Cold Sesame Noodle Salad Perfected
I can’t believe I’ve done it.
I’ve spent the past 35 years in search of the perfect recipe for cold peanut/sesame noodle salad. I’ve tried recipes from restaurants, cookbooks, friends, enemies, the Internet…you name it, I’ve tried it. I’ve experimented with numerous methods and techniques, different types of noodles, flavor combinations native to different nationalities–Chinese, Thai, Vietnamese, Korean, Burmese. I’ve tried different levels of spice and heat. I’ve experimented with the participants in cooking classes I’ve taught.
And each time there seemed to be some element of the recipe missing. I always thought: good, but not just perfect.
I think I’ve done it.
Recognizing, of course, that each of you has your own version of what’s perfect in this classic–it’s one of those recipes that you use to gauge how good an Asian restaurant is. This is one of mine.
I started my quest with my long-time friend Vicki (are you still with me, Vicki Corey? I bow in your general direction), who shared with me the basic concept of “threes.” Three tablespoons of this, that, and the other, three teaspoons of this and that. And this recipe, which I still have and which is reproduced way back in the early pages of this blog (here’s the link: https://jeffskitchen.net/?s=Vicki%27s, or search on Vicki’s Noodles), has served me extremely well. No matter where or which recipe I tried I kept coming back to this one as being as close to perfect as I had found. It even once won me a “Philly’s Best” award when I was making it for a small gourmet shop in Ardmore, PA, a place known for good food.
It’s (in my view) just the right amount of spicy/hot for everyone, but if you like it spicier/hotter, add more chili oil or some Sriracha to suit yourself. In this version of the recipe I’ll recommend specific ingredient brands, most of which are available at your local Asian grocery store.
Also, when you read my recommendation for the noodles to use, you’ll holler, “WHAT??? THAT’S NOT ASIAN!” Okay, I know that. But what are you expecting? Authentic or perfect? I’ll opt for perfect.
Try it. You’ll like it. Guaranteed!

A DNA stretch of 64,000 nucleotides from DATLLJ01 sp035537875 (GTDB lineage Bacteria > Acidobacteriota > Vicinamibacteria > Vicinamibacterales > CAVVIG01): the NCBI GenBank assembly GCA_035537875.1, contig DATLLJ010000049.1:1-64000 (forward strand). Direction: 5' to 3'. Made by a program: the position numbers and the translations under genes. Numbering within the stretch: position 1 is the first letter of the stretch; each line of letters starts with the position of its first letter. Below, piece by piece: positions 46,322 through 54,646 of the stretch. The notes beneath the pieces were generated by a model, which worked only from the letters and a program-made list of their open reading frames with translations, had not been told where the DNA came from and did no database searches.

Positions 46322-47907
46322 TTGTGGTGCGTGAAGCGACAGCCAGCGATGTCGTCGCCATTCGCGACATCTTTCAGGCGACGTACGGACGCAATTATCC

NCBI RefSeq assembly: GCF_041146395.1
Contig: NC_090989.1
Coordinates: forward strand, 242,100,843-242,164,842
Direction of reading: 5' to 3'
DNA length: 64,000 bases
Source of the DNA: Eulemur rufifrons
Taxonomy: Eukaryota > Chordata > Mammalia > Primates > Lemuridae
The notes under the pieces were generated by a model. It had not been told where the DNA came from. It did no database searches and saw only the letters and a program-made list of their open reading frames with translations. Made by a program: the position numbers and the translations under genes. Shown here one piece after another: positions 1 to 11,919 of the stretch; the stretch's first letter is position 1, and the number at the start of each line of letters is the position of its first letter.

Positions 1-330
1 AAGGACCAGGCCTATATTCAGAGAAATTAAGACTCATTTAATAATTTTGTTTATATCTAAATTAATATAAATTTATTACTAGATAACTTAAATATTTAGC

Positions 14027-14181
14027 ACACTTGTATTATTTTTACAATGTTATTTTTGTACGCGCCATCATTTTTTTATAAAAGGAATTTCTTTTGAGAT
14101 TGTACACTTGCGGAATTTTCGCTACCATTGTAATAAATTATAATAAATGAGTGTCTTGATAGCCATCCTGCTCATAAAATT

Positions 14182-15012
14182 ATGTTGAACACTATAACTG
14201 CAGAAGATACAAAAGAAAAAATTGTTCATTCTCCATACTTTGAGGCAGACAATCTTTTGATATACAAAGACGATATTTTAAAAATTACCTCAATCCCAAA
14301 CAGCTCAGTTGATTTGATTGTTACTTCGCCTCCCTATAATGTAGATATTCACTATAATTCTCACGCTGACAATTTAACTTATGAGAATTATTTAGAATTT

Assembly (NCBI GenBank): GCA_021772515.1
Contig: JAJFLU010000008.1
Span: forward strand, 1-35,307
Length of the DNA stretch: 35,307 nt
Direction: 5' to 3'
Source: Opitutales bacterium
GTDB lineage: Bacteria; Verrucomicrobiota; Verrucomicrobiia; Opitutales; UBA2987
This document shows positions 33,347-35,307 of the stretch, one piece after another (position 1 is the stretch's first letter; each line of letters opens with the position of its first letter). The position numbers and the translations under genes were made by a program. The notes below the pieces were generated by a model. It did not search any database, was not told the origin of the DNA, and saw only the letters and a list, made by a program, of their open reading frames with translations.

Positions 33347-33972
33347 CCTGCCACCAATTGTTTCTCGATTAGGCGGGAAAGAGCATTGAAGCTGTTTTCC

Spicy Sesame Peanut-Noodle Salad
1 box (13.25 oz) rotini or fusilli whole wheat noodles, cooked al dente’
3 Tablespoons premium light (or dark, if you dare) soy sauce
3 Tablespoons brown rice vinegar
1 Tablespoon fish sauce
2 Tablespoons toasted dark sesame seed oil
2 teaspoons sesame chili oil
3 Tablespoons dark brown sugar
3 Tablespoons Crazy Richard’s crunchy peanut butter
1/3 cup chopped red cabbage
1 medium carrot, shredded fine
1/3 cup chopped green onion, divided
1/3 cup chopped peanuts, divided
½ cup FRESH(!) bean sprouts
- Whisk the next seven ingredients (soy sauce through peanut butter) until they are completely blended.
- Cook the noodles per package, 1 minute LESS than the recommended al dente’ time; drain 5-10 minutes, but DO NOT RINSE.
- Place the noodles in a large bowl, add the sauce and toss to coat all the noodles well.
- Add the cabbage, carrot, ¼ cup green onion, ¼ cup peanuts, and bean sprouts and toss again to coat all the ingredients. If you wish a more Thai flavor, add ¼ cup shredded fresh Thai basil or chopped cilantro.
- If you wish to add a protein—slices of grilled chicken, steak, shrimp, or tofu, do it now.
- Allow to stand until the salad reaches room temperature.
Garnish with the remaining peanuts and green onion and serve at room temperature or refrigerate for later, but allow to return to room temperature for serving (garnish when serving).
And by the way, if you’re truly interested in an authentic Sesame Noodle salad or if you’re allergic to nuts, replace the peanut butter with tahini. And for an authentic noodle, you can use either 8 ounces medium rice noodles, or Soba or Udon noodles.
Posted on May 29, 2017, in Asian, Main Dishes, Recommendations, Salads, Side Dishes and tagged Appetizers, cold salad, pasta salad, Peanuts, salad, sesame noodles. Bookmark the permalink. 3 Comments.
Epicure recipes? Is this where to ask?
I grew up on Linzer torte cookies and chocolate leaf cookies, and rugelach, among other foods. So partial to find those.
They just don’t make them well elsewhere. The powdered sugar isn’t right or the jam to dry on other Linzer torte. The sugar crystals are too big or the filling too little on rugelsh. And what are the leaf cookies made of?
Hello. I’m Jeff Thal. Welcome to my kitchen. Alas, I am not versed in the bakery’s recipes. I’ve posted the blackout cake and key lime pie, but my time there was in the kitchen commisary. Wish I had better news, but I hope you’ll stick around. Now that the Market is no longer with us, I plan to do what I can to help remember it fondly.
Reblogged this on mamabatesmotel.